Edward Cokely
Edward Cokely
“With only two or three questions, we can identify who is likely to be a good decision maker. For example, we can predict who is likely to be tricked by manipulative advertising and political reports.”

Doing the Right Thing

by Marcia Goodrich

Good decisions are less about smarts and more about math

Doing the Right Thing

How risky would you think a surgery was if 95 percent of patients survive and fully recover? Would you feel differently about that same surgery if the doctor told you that 5 percent of patients die?

Edward Cokely would like to see all of us make better choices about such weighty matters, from openheart surgery to investing all our savings in penny stocks. The ability to grasp the consequences of decisions like these is known as risk literacy, and it's not as ephemeral as you might think. There's even a test for it—more on that later.

It's useful to be smart, but risk literacy is not really about intelligence, says Cokely, an associate professor of psychology in the Department of Cognitive and Learning Sciences. Even very smart, well-educated people struggle to understand information about risk, which can lead to overconfidence and ill-informed, even dangerous, decisions. Instead, risk literacy is tightly linked to math skills, specifically statistical and probabilistic reasoning.

In 2009, Cokely led a team of researchers at Germany's Max Planck Institute for Human Development that formulated one of the best tests of risk literacy: the Berlin Numeracy Test. "With only two or three questions, we can identify who is likely to be a good decision maker," said Cokely. "For example, we can predict who is likely to be tricked by manipulative advertising and political reports."

The test can also identify who will recognize risks associated with household products, consumer debt, and lifestyle choices. "Our test also predicts whether or not patients and their doctors are likely to share in medical decision-making," said Cokely. "Performance on the test is even related to health outcomes like heart attacks and strokes."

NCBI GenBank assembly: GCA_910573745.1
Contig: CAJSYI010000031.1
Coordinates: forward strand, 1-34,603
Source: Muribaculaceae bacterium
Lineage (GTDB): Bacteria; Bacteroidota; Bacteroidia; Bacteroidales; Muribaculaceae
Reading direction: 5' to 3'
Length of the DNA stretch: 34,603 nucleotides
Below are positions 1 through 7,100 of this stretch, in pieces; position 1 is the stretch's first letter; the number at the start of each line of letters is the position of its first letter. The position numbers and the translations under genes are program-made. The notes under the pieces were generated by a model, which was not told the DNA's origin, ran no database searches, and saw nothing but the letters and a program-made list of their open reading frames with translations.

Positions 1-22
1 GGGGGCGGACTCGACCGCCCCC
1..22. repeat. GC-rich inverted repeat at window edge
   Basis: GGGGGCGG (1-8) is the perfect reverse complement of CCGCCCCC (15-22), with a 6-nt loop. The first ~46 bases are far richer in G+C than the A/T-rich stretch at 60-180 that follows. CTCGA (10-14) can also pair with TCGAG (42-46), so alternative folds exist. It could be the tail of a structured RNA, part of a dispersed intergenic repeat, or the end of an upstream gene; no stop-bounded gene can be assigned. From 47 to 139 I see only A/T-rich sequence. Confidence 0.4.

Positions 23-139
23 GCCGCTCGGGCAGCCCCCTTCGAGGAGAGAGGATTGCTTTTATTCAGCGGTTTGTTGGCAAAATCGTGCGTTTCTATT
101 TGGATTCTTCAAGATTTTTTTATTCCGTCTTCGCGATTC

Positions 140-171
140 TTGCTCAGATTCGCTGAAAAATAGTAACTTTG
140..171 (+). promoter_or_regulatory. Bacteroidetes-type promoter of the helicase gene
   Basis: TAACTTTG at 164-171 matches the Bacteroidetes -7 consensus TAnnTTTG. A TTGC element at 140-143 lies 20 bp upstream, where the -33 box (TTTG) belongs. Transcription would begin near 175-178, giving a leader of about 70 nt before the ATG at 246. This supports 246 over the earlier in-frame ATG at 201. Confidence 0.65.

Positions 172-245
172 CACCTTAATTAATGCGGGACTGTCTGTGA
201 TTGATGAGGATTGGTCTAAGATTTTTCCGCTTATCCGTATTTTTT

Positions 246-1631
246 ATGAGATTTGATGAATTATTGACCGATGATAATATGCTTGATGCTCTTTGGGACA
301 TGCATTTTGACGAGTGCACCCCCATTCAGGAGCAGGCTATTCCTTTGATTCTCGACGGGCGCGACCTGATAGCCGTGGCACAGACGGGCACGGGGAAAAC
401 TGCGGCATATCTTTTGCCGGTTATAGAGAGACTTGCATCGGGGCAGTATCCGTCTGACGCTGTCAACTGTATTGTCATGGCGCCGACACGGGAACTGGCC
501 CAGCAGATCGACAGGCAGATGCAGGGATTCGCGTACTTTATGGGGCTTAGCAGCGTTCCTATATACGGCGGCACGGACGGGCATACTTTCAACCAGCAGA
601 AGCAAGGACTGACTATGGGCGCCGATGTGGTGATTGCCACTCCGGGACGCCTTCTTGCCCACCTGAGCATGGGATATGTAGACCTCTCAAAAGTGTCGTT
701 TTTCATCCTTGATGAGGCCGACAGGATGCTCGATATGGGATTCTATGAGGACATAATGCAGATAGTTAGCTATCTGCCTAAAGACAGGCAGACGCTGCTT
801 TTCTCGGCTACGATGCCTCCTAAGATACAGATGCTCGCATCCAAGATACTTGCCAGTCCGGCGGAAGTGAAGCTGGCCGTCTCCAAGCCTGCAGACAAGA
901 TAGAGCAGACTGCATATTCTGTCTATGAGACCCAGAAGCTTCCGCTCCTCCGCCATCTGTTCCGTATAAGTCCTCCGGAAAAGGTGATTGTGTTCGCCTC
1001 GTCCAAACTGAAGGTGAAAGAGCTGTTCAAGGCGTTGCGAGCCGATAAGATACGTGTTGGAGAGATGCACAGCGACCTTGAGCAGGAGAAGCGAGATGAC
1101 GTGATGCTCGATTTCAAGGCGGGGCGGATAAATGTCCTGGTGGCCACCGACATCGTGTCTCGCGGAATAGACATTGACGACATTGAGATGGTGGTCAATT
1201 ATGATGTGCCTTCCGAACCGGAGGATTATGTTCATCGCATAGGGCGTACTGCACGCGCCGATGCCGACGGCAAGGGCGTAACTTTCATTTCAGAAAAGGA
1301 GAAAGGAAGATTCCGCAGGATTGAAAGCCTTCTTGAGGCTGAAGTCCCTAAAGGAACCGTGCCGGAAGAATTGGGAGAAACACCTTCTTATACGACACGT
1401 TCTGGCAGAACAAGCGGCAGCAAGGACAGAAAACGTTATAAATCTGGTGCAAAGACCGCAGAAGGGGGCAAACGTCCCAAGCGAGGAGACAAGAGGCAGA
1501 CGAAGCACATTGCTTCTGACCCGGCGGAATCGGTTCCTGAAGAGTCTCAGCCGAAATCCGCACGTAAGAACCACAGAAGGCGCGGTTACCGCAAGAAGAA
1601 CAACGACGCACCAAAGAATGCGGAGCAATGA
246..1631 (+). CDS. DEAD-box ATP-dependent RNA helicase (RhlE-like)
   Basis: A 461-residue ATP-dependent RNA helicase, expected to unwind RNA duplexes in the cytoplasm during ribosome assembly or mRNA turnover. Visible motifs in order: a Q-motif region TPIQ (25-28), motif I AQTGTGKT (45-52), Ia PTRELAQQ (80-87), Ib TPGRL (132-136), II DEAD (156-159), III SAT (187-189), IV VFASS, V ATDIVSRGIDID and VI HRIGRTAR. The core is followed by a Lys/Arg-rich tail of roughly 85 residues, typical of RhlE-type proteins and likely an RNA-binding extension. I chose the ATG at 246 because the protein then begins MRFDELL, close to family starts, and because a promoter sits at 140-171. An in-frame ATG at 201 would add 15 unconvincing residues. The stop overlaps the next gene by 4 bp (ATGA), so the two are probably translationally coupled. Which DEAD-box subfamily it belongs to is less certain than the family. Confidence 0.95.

Since 2012, over forty thousand people in more than a hundred countries have taken the test, found at www.RiskLiteracy.org.

Unfortunately, being risk literate isn't always enough. Often, key information isn't presented, so it can be difficult for the average person—risk literate or not—to make informed decisions. "Many types of medical tests, like mammography and prostate screening, result in a surprisingly high proportion of false positive test results for low-risk patients. This is something that even very careful and caring physicians do not typically understand," said Cokely. "If we can make these kinds of risks more transparent, we may avoid a lot of anxiety, fear, depression, and even suicide."

Cokely aims to improve risk literacy by building people's analytical skills and by developing ways to present risks accurately and clearly. He is moving forward with the help of a $451,000 Faculty Early Career Development (CAREER) Award from the National Science Foundation. He has also established a Risk Literacy Research Group at Michigan Tech, including faculty from across the campus, to develop Internet-based tutoring programs and custom-tailored educational brochures to assess and improve risk literacy.

Improving risk literacy has benefits that go beyond an individual's decision to, say, turn down an unwise variable rate mortgage and thereby dodge financial ruin. "A century ago, H. G. Wells predicted that statistical thinking would one day be as necessary for efficient citizenship as the ability to read and write," said Cokely. "This day has come. These are skills that are necessary for all of us to make good choices, both for ourselves and for society at large."